Montrose, CO – The city is hosting the 2018 Colorado Preserve America Youth Summit this week as youth leaders from across Colorado tour the area to share ideas on historic preservation, sustainability and connecting people with historic places.
The summit is hosted and sponsored by the Preserve America Youth Summit; Conservation Legacy; History Colorado; Colorado State Historical Fund; the National Park Service; National Parks Conservation Association; Nan and Dave Anderson, Andrews Hallas Architects, Inc, Alpine Archaeology, and the City of Montrose.
The interactive program will focus on preservation, stewardship and interpretation challenges as well as "opportunities facing nationally significant historic properties in the Montrose area," according to Ann Pritzlaff, the Youth Summit Director.
"Montrose is a vibrant community with a historic district, and extraordinary natural resources,” Pritzlaff said. “Whether it’s Native American sites or the Black Canyon of the Gunnison National Park or Curecanti National Recreation Area, with all the recreation opportunities and all the forests, it’s such a recreation hub for so many things around here. (The) students will study these areas and see what's relevant to them as an age group, then report their recommendations back.”
Youth summit attendees arrived Tuesday for education and actives at the Ute Indian Museum. On Wednesday the group inspected petroglyphs in the Shavano Valley before arriving for workshops in downtown Montrose.
A working lunch with Mayor Roy Anderson in the City Council chambers was followed with tours of Main Street, the Knights of Pythias building and the Missouri and Block building a.k.a the Vine building.
Anderson said it was nice to have the group tour downtown Montrose on Colorado Day, the 142nd birthday of the state of Colorado. Anderson told the group about recent efforts by the city to become a Certified Local Government, which allows the city to work towards the historic preservation of the city's oldest buildings.
“Having the History Colorado Youth Summit here is more than just another event providing an economic booster to our City; it is an endorsement of the historic preservation values we want to protect and share with others around the State and even the Nation. I am strengthened and encouraged that the young people of our state care enough about historic preservation to spend the time to learn more about it, and what better place is there than Montrose to learn by immersion,” Anderson said.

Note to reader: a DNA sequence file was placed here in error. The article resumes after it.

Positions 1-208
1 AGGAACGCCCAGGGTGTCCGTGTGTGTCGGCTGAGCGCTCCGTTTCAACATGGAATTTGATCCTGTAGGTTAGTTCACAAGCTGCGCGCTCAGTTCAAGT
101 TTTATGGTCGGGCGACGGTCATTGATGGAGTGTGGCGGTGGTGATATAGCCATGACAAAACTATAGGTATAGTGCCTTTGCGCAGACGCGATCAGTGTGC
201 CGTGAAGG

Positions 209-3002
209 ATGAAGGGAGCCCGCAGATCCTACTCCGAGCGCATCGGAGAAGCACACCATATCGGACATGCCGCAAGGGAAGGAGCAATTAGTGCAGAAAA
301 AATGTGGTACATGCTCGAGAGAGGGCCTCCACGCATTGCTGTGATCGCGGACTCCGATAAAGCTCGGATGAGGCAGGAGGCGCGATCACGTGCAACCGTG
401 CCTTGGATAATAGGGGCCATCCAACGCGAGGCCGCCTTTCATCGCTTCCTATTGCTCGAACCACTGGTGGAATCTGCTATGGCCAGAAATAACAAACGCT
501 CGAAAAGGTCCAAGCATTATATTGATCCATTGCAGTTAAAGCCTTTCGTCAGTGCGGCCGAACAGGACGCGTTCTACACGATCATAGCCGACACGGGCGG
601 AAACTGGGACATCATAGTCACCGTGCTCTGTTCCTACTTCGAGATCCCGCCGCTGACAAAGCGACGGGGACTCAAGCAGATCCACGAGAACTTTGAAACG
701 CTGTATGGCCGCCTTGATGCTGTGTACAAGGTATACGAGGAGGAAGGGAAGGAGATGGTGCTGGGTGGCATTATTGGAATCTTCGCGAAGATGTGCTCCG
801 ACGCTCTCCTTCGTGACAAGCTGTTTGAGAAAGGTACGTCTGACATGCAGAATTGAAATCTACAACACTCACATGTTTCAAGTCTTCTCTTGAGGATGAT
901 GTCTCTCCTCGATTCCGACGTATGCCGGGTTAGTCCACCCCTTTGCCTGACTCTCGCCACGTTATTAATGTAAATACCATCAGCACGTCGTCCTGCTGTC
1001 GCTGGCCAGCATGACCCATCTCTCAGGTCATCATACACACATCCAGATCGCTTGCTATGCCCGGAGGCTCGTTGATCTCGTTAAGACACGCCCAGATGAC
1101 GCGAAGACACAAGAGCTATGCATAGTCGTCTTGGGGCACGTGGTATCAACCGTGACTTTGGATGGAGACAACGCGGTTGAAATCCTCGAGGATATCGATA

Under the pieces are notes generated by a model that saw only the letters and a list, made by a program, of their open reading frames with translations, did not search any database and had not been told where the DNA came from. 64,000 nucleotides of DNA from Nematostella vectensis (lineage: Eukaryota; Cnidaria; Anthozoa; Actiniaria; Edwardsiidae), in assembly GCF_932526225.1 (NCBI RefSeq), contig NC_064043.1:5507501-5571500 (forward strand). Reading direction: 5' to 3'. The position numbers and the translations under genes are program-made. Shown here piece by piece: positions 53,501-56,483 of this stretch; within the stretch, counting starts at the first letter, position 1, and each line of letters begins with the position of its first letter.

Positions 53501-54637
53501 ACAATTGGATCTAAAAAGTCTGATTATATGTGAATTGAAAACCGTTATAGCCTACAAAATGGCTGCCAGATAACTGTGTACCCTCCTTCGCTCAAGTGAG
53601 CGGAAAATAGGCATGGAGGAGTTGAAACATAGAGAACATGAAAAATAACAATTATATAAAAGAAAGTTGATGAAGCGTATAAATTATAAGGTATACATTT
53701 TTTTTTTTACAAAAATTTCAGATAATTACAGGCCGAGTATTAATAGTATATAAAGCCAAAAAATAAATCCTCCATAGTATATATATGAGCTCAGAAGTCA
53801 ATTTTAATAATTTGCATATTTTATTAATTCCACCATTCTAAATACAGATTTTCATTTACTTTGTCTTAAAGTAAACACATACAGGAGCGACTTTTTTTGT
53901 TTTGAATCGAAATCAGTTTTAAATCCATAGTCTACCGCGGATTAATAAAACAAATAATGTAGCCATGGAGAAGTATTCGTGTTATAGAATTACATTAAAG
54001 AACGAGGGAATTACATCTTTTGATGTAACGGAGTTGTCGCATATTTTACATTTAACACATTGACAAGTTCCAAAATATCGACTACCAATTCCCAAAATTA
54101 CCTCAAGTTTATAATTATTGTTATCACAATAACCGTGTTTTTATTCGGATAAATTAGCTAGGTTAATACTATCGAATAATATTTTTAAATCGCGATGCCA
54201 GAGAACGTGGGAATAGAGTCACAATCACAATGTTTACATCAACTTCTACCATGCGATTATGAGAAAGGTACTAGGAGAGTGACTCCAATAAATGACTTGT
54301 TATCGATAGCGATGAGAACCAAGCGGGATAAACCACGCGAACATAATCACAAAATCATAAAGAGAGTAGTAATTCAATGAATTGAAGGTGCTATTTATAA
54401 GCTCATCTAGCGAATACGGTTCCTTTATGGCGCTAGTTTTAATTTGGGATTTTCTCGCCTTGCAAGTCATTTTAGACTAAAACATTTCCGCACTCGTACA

The group focused on Main Street working with Director of Business Innovation Chelsea Rosty before brainstorming ideas with Director of Citizen Engagement Virgil Turner about possible uses of the empty Knights of Pythias building located at 33 South Cascade Ave.
Another group worked with Tim Stroh of History Colorado to inspect the Vine Building located at 347 East Main Street about the ongoing renovations. The Missouri building, or, Vine building and the Knights of Pythias building are two of the oldest brick structures in the city.
Those tours were concluded with a program inside the Penthouse Theater located inside the historic Fox Theater also located on Cascade Ave.
On Thursday, the group is scheduled to attend education programs at the Black Canyon and Cimarron Visitor Center, located in the Curecanti National Recreation Area.
An "Engaging Youth in Stewardship" program is scheduled for Thursday evening at the Ute Indian Museum with representatives from United State Senators Michael Bennett and Cory Gardner, and a representative from U.S. Representative Scott Tipton's office.
On Friday the summit will conclude at the Ute Indian Museum as students present their recommendations during a special Town Hall presentation. Colorado State Senator Don Coram and State Representative Marc Catlin will be in attendance. A special ceremony about historic funds to replace the roof of the Denver & Rio Grande Depot will also take place at 9 a.m. That presentation will be conducted by History Colorado.
For more City news visit: CityOfMontrose.org